Seltene Lasuritkristalle aus Afghanistan - Ein Beitrag zum Farbproblem Lapis-Lazuli [Rare Lazurite Crystals from Afghanistan – A Contribution of the Color Problem in Lapis Lazuli]. H. Leithner, Zeitschrift der Deutschen Gemmologischen Gesellschaft, Vol. 24, No. 1, pp. 26-36, (1975). A description of the gemological properties of this material.
Les Principaux Substituts du Lapis Lazuli [The Principal Lapis Lazuli Imitations]. J.P. Poirot, Revue de l’Association Française de Gemmologie, No. 42, (1975). Article not seen.
Die Lapis Lazuli – Lagerstätte Sar-e-Sang (Badakhshan): Geologie, Entstehung, Kulturgeschichte und Bergbau [The Sar-e-Sang Lapis Lazuli Deposit (Badakhshan): Geology, Origin, Cultural History and Mining]. H. Kulke, Afghanistan Journal, pp. 43-56, (1976). Article not seen.
Sulfur Isotope Ratios in Ultramarine Blue: Application to Art Forgery Detection. B. Keisch and R.C. Callahan, Applied Spectroscopy, Vol. 30, No. 5, pp. 515-520, (1976). The authors use these ratios to distinguish between synthetic and natural pigments, and in the distinction of geographic sources of the latter.
Comparative Gemmological Study of Lapis Lazuli and its New Substitute. C.A. Schiffmann, Journal of Gemmology, Vol. 15, No. 4, pp. 172-179, (1976). A discussion of the identification of the imitation material.
The Chemistry Behind the Artist's Palette. M.V. Orna, Color Research and Application, Vol. 3, No. 4, pp. 189-196, (1978). The author discusses the origin of color in a variety of organic and inorganic pigments.
Lapis Lazuli in Early India. D.K. Chakrabarti, Man and Environment, Vol. 2, pp. 51-58, (1978). Article not seen.
Lapis-Lazuli von Sar-e-Sang, Afghanistan [Lapis-Lazuli from Afghanistan]. P. Bariand, Lapis, Vol. 4, No. 11, pp. 9-14, (1979). Article not seen.
Anorganische Pigmente in Vorgeschichte und Antike [Inorganic Pigments in Prehistory and Antiquity]. W. Noll, Fortschritte der Mineralogie, Vol. 57, No. 2, pp. 203-263, (1979). The author reviews the use of artistic mineral pigments in ancient times.
Anorganische Pigmente: Disperse Festkörper mit Technisch Verwertbaren Optischen und Magnetischen Eigenschaften [Inorganic Pigments: Dispersed Solids with Technically Usable Optical and Magnetic Characteristics]. G. Winter, Fortschritte der Mineralogie, Vol. 57, No. 2, pp. 172-202, (1979). A discussion of the properties of inorganic mineral pigments.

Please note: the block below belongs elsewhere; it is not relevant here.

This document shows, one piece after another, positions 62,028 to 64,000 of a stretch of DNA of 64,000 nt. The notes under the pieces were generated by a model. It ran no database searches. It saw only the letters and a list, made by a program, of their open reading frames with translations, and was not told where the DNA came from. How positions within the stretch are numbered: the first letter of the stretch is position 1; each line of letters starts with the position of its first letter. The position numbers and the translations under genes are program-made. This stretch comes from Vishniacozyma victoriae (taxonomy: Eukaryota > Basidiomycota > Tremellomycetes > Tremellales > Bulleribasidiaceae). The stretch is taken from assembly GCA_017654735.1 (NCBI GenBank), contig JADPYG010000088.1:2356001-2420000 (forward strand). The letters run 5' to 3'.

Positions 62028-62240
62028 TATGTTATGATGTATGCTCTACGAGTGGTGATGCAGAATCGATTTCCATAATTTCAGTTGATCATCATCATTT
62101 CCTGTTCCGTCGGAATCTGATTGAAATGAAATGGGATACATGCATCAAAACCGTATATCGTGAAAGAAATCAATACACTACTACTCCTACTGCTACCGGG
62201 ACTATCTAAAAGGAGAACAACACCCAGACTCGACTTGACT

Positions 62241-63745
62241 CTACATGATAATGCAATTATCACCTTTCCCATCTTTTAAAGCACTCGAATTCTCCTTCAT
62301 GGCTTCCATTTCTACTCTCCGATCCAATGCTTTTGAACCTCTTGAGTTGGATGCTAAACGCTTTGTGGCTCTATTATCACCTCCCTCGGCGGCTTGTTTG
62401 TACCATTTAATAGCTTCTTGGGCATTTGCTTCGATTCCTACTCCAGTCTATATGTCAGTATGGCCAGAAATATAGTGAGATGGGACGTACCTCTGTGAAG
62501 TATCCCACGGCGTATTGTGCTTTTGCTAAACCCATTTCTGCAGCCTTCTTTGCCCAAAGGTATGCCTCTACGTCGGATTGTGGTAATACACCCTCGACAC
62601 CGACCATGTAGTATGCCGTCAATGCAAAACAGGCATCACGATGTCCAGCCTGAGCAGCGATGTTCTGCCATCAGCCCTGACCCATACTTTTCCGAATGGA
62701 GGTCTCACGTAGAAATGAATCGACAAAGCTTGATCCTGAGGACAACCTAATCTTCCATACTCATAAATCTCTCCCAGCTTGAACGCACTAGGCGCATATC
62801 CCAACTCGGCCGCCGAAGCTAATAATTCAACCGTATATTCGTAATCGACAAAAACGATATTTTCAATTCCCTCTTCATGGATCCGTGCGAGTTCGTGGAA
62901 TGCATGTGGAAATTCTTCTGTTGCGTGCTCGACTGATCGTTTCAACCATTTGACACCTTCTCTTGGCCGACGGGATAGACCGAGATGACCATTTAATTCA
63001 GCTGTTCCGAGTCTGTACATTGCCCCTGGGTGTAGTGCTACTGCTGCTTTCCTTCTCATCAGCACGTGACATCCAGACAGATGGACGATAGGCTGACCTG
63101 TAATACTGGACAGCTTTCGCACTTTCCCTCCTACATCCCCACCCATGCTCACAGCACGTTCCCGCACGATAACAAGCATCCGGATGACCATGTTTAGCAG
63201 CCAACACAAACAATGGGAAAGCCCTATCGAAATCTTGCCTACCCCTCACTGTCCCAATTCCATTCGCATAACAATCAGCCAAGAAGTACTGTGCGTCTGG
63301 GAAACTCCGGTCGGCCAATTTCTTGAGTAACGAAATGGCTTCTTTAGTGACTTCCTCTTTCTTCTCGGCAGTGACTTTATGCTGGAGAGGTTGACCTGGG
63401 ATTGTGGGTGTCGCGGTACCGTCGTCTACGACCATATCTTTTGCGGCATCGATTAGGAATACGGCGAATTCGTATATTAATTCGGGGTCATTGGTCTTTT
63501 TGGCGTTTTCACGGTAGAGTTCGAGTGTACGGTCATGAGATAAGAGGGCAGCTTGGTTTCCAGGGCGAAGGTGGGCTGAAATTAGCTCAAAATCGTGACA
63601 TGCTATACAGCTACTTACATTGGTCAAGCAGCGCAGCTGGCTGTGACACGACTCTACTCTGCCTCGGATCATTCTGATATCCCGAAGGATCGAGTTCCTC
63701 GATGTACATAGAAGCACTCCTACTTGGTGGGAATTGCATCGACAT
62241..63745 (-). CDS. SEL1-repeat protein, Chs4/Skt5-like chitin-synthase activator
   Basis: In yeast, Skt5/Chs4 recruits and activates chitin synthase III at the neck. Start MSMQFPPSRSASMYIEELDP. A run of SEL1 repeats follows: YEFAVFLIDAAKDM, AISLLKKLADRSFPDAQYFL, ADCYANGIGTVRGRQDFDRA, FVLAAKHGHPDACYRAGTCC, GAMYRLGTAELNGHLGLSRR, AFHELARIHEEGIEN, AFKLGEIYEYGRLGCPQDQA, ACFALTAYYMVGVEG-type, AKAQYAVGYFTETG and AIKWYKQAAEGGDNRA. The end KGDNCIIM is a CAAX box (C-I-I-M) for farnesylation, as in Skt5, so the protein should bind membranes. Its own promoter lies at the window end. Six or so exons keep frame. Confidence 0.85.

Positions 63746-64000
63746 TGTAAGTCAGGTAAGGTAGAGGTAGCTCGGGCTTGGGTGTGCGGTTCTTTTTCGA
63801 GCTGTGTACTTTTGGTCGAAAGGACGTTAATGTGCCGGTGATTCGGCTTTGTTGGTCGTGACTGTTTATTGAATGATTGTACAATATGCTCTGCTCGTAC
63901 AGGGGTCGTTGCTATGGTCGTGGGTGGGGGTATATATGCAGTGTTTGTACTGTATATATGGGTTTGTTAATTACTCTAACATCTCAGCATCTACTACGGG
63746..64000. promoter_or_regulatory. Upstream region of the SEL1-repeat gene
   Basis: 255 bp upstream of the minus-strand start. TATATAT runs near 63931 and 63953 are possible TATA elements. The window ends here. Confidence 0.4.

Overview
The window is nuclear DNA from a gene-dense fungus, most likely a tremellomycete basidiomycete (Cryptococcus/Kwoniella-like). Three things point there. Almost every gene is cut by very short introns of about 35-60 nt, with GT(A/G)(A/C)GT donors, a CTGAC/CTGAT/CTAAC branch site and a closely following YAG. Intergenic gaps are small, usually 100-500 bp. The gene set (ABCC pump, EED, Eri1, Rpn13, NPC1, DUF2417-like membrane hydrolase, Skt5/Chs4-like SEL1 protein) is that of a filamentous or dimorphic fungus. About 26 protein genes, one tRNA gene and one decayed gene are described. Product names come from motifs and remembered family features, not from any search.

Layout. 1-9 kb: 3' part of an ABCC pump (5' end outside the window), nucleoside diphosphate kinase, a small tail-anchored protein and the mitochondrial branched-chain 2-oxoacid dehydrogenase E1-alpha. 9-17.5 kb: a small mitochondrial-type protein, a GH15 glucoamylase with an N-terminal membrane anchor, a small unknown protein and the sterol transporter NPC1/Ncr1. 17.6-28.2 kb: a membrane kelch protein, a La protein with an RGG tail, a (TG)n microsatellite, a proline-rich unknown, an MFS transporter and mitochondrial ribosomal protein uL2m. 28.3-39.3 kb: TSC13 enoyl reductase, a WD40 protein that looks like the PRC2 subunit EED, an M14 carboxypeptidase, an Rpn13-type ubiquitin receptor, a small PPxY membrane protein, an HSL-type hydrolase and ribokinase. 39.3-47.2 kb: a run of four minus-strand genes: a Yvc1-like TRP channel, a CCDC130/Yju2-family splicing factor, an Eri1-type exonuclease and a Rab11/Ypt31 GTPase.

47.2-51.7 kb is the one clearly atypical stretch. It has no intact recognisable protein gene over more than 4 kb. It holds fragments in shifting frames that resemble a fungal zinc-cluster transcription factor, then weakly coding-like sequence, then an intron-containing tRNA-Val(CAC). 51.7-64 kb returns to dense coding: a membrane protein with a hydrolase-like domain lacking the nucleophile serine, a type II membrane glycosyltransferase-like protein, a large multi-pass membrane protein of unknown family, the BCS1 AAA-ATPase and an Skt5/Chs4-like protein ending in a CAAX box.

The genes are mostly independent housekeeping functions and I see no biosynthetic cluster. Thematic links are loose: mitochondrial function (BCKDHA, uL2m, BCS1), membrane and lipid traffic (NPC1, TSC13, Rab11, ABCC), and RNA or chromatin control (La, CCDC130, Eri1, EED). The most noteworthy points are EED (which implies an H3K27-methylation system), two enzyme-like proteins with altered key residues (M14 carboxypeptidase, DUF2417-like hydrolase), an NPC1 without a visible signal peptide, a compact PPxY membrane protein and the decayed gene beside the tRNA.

Color and Colorants in Ancient Egypt. R.G. Kuehni, Color Research and Application, Vol. 5, No. 3, pp. 169-172, (1980). The uses of pigments and colorants in painting, dyeing, pottery, glass materials and jewelry manufacture are discussed.
Zum Lapis Lazuli in Indien – Einige Philologische Anmerkungen [On Lapis Lazuli in India – Some Philological Notes]. G. Buddruss, Studien zur Indologie und Iranistik, Vol. 5, No. 6, pp. 3-26, (1980). Article not seen.
Synthetic Blue Pigments: Ninth to Sixteenth Centuries. M.V. Orna, M.J.D. Low and N.S. Baer, Studies in Conservation, Vol. 25, No. 2, pp. 53-63, (1980), and Vol. 30, No. 4, pp. 155-160, (1985). The authors discuss a variety of recipes for the synthesis of blue pigments used in the Middle Ages.
On the Nature of Colour Centres in Ultramarine and Blue Alkali Borate Glasses Containing Sulphur. D.G. Galimov, K.D. Tarzwanov, and N.R. Yafaev, Physica Status Solidi A, Vol. 64, No. 1, pp. 65-71, (1981). A spectroscopic study indicating that a sulfur-radical center is the cause of the blue color in these materials.
Lapis Lazuli on the Great Khorasan Road. Y. Majidzadeh, Paleorient, Vol. 8, No. 1, pp. 59-69, (1982). The author discusses the trade in lapis lazuli between Badakhshan and Mesopotamia to the west, and China to the east, in the 4th and 3rd millennium BC.
Gem Trade Lab Notes – Lapis Lazuli Imitation. C. Fryer, Gems & Gemology, Vol. 18, No. 3, p. 172, (1982). Description of an imitation gem material.
Die Pigmente der Antiken Malerei [The Pigments of Ancient Painters]. J. Riederer, Die Naturwissenschaften, Vol. 69, No. 2, pp. 82-86, (1982). The author discusses the use of colored earths and minerals as pigments beginning in prehistoric times until the 3rd millennium BC.
Visual Identification of Gilson Lapis. R.K. Mitchell, Journal of Gemmology, Vol. 188, No. 2, pp. 114-118, (1982). Gemological means to recognize imitation lapis lazuli.
Gem Trade Lab Notes – Lapis Lazuli, a New Imitation. C. Fryer, Gems & Gemology, Vol. 19, No. 3, p. 174, (1983). Description of an imitation gem material.
“Le Lapis Lazuli – son Histoire, ses Gisements, ses Imitations [Lapis Lazuli – History, Deposits, and Imitations]”. C. da Cunha, La Rocher, Monaco, 138 pp., (1984). The author presents detailed information on all aspects of this material.
Zur Natur der Lapis Lazuli-Limitation von Gilson [On the Nature of Gilson Imitation Lapis-Lazuli]. K. Schmetzer, Zeitschrift der Deutschen Gemmologischen Gesellschaft, Vol. 32, No. 4, pp. 172-178, (1983). A description of an imitation material and its gemological properties. A similar article by this author on this material appeared in the Journal of Gemmology, Vol. 19, No. 7, pp. 571-578, (1985).
Cobalt Glass as a Lapis Imitation. G. Bosshart, Gems & Gemology, Vol. 19, No. 4, pp. 228-231, (1983). Description of an imitation gem material.